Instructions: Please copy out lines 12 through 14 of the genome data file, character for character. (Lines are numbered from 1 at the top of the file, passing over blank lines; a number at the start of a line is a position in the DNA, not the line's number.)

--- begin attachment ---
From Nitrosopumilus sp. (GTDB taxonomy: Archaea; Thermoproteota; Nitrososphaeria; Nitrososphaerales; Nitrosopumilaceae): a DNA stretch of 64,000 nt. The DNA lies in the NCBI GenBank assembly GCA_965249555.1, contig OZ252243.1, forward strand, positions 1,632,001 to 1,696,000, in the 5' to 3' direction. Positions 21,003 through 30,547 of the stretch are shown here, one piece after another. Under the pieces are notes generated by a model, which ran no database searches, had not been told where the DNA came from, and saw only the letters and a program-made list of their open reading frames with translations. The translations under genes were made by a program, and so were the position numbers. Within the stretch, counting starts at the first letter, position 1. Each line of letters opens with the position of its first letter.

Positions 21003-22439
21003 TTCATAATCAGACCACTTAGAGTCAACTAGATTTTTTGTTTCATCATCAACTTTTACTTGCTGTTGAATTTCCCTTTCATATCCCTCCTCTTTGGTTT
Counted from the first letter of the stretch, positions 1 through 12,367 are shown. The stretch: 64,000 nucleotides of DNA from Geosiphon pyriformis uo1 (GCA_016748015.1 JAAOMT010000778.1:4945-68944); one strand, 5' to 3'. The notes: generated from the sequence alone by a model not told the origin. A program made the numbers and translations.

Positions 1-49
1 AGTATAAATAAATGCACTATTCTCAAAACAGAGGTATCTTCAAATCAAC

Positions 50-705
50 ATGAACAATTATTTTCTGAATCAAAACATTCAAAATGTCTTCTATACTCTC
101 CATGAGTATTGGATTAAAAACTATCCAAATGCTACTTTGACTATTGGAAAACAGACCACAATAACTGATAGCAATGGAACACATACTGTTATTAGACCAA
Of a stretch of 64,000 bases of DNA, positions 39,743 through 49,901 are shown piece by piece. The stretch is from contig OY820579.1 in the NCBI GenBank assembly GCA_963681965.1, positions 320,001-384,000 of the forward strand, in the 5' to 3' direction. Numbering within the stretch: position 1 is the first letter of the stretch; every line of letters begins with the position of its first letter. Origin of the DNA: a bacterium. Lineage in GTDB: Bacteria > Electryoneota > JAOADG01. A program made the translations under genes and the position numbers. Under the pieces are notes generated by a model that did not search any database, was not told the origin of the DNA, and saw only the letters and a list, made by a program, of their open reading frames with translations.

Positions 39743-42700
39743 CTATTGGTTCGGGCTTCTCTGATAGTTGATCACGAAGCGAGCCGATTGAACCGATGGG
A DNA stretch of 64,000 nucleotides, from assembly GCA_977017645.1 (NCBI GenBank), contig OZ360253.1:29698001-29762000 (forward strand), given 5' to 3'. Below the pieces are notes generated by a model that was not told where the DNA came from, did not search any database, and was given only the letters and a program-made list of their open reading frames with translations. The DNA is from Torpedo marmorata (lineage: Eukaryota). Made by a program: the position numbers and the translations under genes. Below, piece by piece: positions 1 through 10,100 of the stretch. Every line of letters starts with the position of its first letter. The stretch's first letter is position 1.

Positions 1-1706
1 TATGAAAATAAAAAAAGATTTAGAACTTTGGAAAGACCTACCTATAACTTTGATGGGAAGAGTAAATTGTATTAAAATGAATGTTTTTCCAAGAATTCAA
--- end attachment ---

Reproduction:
39743 CTATTGGTTCGGGCTTCTCTGATAGTTGATCACGAAGCGAGCCGATTGAACCGATGGG
A DNA stretch of 64,000 nucleotides, from assembly GCA_977017645.1 (NCBI GenBank), contig OZ360253.1:29698001-29762000 (forward strand), given 5' to 3'. Below the pieces are notes generated by a model that was not told where the DNA came from, did not search any database, and was given only the letters and a program-made list of their open reading frames with translations. The DNA is from Torpedo marmorata (lineage: Eukaryota). Made by a program: the position numbers and the translations under genes. Below, piece by piece: positions 1 through 10,100 of the stretch. Every line of letters starts with the position of its first letter. The stretch's first letter is position 1.

Positions 1-1706